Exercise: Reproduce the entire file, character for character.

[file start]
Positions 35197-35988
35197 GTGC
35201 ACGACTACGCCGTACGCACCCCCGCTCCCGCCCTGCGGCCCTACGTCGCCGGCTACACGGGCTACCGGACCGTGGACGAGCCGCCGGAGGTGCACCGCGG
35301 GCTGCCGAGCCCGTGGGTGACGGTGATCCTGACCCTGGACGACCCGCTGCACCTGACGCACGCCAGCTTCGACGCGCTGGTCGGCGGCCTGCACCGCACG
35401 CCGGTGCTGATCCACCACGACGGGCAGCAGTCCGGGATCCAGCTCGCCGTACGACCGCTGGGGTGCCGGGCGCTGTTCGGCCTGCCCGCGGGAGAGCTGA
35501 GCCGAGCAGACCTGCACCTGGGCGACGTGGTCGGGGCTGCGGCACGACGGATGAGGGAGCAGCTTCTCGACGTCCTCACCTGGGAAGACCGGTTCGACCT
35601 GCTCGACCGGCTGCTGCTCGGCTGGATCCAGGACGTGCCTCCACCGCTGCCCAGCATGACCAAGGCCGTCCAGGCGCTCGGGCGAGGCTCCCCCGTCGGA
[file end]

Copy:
Positions 35197-35988
35197 GTGC
35201 ACGACTACGCCGTACGCACCCCCGCTCCCGCCCTGCGGCCCTACGTCGCCGGCTACACGGGCTACCGGACCGTGGACGAGCCGCCGGAGGTGCACCGCGG
35301 GCTGCCGAGCCCGTGGGTGACGGTGATCCTGACCCTGGACGACCCGCTGCACCTGACGCACGCCAGCTTCGACGCGCTGGTCGGCGGCCTGCACCGCACG
35401 CCGGTGCTGATCCACCACGACGGGCAGCAGTCCGGGATCCAGCTCGCCGTACGACCGCTGGGGTGCCGGGCGCTGTTCGGCCTGCCCGCGGGAGAGCTGA
35501 GCCGAGCAGACCTGCACCTGGGCGACGTGGTCGGGGCTGCGGCACGACGGATGAGGGAGCAGCTTCTCGACGTCCTCACCTGGGAAGACCGGTTCGACCT
35601 GCTCGACCGGCTGCTGCTCGGCTGGATCCAGGACGTGCCTCCACCGCTGCCCAGCATGACCAAGGCCGTCCAGGCGCTCGGGCGAGGCTCCCCCGTCGGA